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If you’re like me and this will be the first time you’ve explored North East India, I’m sure you don’t know what to expect. That’s why I’ve created this Guwahati travel guide.
There’s limited information on the internet, Lonely Planet is four years out of date and it’s a little bit of a gamble in organising travel plans.
Well, not to worry! Having been to the Guwahati and backpacked over the majority of North East India solo, I can assure you things are gonna be just fine…if you’re willing to be a little bit adaptable with travel plans.
Guwahati is in the state of Assam and you’ll be surprised to know it’s a very up and coming city that’s building up. It’s the emerging sports capital of India and they have big plans for the city’s development.
I wasn’t expecting there to be tall buildings, tonnes of traffic, good transport links and a wealth of hotels. But it had all that and more, even Western shops & restaurants like Marks & Spencer, KFC and Domino’s! Haha!
Regardless of all the modern stuff, it also has a wealth of traditions and cultural attractions for tourists such as the Kamakhya temple! Known as the gateway to spirituality, it’s a must visit if you find yourself here.
Here’s a beginners Guwahati travel guide, discover what’s on offer in the gateway of the North East!
Where is Guwahati in North East India?
Guwahati is in the state of Assam in North East India. It’s connected to and is part of the 7 sister states of Arunachal Pradesh, Meghalaya, Manipur, Mizoram, Nagaland and Tripura. There’s also a brother state of Sikkim to the West.
Guwahati has amazing transport links that can get you pretty much anywhere you need to go!
Do I need a permit to enter Assam?
No. Although in the past North East India has been extremely strict, it’s getting more relaxed to try and encourage more tourists to come!
When I was in North East, I thought I had to inform police stations of my whereabouts in all the different states which used to be the case. But, the only times I did have to do this for was for was in Arunachal Pradesh (permit points) and Mon in Nagaland. Now, it’s getting easier and foreigners can travel more freely.
You don’t need a permit to enter the states of Assam, Meghalaya, Manipur, Mizoram, Tripura or Nagaland. (But check for the latest requirements i.e. registering with the police station – these things could change at any time!)
You only need a to get a special permit to enter Arunachal Pradesh (foreigners need a PAP or Protected Area Permit and Indian Nationals require an ILP or Inner Line Permit).
If you’re planning on visiting the ‘brother’ state of Sikkim, you will also need to obtain an Inner Line Permit.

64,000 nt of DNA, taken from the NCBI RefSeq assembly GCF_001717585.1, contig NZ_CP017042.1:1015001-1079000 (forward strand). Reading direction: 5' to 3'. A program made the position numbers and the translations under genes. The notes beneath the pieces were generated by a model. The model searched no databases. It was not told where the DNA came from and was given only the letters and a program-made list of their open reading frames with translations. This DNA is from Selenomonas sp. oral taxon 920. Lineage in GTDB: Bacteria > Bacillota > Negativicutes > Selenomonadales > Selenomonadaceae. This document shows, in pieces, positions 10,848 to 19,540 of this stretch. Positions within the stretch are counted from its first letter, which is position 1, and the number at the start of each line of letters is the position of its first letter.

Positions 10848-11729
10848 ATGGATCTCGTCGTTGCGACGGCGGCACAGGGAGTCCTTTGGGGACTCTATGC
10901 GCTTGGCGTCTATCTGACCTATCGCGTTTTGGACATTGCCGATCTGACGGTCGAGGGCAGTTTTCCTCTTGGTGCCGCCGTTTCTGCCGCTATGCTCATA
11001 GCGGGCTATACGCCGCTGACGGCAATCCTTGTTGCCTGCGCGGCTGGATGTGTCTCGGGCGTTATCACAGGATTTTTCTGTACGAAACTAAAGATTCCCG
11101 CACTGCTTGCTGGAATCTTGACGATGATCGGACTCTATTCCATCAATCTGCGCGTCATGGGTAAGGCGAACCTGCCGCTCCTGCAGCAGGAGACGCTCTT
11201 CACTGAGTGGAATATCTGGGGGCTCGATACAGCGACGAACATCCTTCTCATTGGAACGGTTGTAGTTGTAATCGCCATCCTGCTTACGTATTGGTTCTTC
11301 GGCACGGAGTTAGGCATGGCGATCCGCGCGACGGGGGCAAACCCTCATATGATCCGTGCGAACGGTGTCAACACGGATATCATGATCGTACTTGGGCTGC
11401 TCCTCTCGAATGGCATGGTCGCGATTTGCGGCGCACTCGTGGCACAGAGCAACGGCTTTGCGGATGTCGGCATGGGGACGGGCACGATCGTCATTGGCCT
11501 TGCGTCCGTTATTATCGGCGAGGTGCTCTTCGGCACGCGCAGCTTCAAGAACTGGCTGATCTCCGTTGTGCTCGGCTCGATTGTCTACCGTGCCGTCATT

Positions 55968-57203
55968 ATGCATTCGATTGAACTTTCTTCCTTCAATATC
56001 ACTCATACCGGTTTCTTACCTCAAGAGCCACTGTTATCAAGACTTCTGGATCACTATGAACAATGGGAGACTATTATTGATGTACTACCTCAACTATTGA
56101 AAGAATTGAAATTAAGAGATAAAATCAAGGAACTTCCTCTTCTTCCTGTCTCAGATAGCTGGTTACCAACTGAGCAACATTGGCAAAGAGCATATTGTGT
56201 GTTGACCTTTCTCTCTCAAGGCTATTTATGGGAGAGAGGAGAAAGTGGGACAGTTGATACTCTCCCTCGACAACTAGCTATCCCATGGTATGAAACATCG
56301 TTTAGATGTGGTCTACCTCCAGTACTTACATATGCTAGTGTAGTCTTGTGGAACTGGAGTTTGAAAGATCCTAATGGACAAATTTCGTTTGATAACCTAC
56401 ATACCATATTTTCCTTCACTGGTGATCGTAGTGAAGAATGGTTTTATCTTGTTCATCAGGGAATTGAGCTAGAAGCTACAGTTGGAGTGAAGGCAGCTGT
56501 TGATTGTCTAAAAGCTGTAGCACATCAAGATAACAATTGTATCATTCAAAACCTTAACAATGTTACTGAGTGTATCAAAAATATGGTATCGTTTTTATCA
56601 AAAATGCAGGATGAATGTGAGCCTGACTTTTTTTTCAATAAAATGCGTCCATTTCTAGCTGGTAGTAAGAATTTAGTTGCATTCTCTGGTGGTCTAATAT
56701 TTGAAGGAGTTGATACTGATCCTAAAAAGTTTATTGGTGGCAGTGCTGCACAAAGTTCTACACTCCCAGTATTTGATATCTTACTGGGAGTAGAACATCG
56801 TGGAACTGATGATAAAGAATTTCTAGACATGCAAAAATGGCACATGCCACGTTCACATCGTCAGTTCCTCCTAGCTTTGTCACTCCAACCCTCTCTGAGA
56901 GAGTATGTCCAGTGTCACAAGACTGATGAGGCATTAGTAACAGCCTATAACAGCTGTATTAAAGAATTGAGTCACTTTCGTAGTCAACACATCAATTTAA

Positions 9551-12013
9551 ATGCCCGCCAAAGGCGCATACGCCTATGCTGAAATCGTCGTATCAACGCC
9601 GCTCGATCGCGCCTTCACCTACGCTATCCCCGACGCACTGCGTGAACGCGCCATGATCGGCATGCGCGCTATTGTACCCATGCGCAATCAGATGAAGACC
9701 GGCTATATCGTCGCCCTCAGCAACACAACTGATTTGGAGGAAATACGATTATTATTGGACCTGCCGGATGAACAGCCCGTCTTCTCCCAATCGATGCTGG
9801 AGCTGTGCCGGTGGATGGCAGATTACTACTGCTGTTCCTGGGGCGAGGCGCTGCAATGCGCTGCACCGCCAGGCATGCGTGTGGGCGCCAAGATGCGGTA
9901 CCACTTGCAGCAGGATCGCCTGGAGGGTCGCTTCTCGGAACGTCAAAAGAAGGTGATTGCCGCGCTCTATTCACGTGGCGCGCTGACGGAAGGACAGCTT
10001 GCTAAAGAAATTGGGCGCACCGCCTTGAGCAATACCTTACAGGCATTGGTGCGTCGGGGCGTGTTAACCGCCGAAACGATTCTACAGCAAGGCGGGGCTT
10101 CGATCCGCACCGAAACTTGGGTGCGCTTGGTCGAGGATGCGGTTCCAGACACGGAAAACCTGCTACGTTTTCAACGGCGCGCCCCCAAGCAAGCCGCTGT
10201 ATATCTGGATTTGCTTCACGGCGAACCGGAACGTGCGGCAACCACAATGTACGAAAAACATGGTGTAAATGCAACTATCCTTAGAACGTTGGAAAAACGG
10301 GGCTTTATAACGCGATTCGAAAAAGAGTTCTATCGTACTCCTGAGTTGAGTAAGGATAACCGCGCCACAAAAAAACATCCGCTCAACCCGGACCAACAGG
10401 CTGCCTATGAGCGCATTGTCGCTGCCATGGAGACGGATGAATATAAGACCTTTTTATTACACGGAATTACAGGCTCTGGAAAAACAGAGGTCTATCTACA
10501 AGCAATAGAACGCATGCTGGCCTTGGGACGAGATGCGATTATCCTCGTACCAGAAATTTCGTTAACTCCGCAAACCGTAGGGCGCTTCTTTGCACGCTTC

How to reach Guwahati & travelling around
Guwahati isn’t called the gateway to North East for nothing! Unless you’re already in Sikkim or Kolkata, the easiest and most convenient way is to fly.
There are daily direct flights to Guwahati from New Delhi, Jaipur, Mumbai, Bangalore, Chennai, Hyderabad and Kolkata. I flew with Spicejet direct from Jaipur, it took 2 hours and it was really cheap!
If you’re flying internationally (for example from UK) than you will stop over in Delhi before your onward flight.
You can get a direct train from Varanasi to Guwahati but it will take around 30 hours. I’m not sure if it’s actually much cheaper than flying but it’s up to you if you like the long road. See my helpful guide for booking train tickets in India here.
As I said, Guwahati transport links are vast and well connected as is most of Assam. Take advantage of the easy transport now before you get into the other states. The transport options are a challenge in those!
Government buses to Jorhat, Kaziranga National Park, Dimapur and Tezpur you can book from Paltan Bazaar.
Sumo’s are essentially sharing jeeps. You wait for it to fill up and you head on out! They’re super cheap if you have the time to wait.
Public transport in North East come in all shapes and sizes. As well as jeeps, there’s smaller cars which fill up faster. You pay a little bit more, but not by much!
Landing into Guwahati Airport
I loved Guwahati Airport.
As soon as I landed and saw the Majuli Island vignettes and the rhino (the state animal of Assam), I knew it was going to be awesome here!
It had everything you needed to connect you with the other states. I was pleasantly surprised that every sister state had it’s own kiosk at the airport.
So, you could pop into each one for maps, information, hotel bookings, tour operators or just general information. It was super handy and I definitely took advantage of the up to date information! (No thanks to Lonely Planet ;) )
The airport also run a government funded (ASTC) airport bus service which runs from the airport to the main bus stand of Paltan Bazaar. Tickets are around 130 rupees and the buses run every 30 minutes. For more info see their official website.
It’s a lot cheaper than a taxi service as the airport is around 20 kilometres away from the main city. It will take around an hour to reach.
Where to stay in Guwahati
Guwahati has quite strict rules for hotels and guesthouses for foreign tourists.
So, it’s always best to check with them beforehand if they will allow you to stay there. There are a lot of options on for Guwahati on Booking.com to suit all budgets.
On the high end, there is a 5* Vivanta by Taj Guwahati if you wanted to splurge out on a fancy place. But this is quite a way out of the main centre.
But, on the flip side, It’s close by the highway which leads to Meghalaya for Shillong and Cherrapunjee. So, if Meghalaya was next on your itinerary, then it would be a perfect stopover.
If you’re looking for budget and homely accommodation I would highly recommend Aditya’s B&B in Guwahati.
Not only is it your slice of paradise in the Gateway to the North East India, it’s run by the loveliest family. I stayed here a total of 3 times, so I can attest to the fact it felt home when I checked in.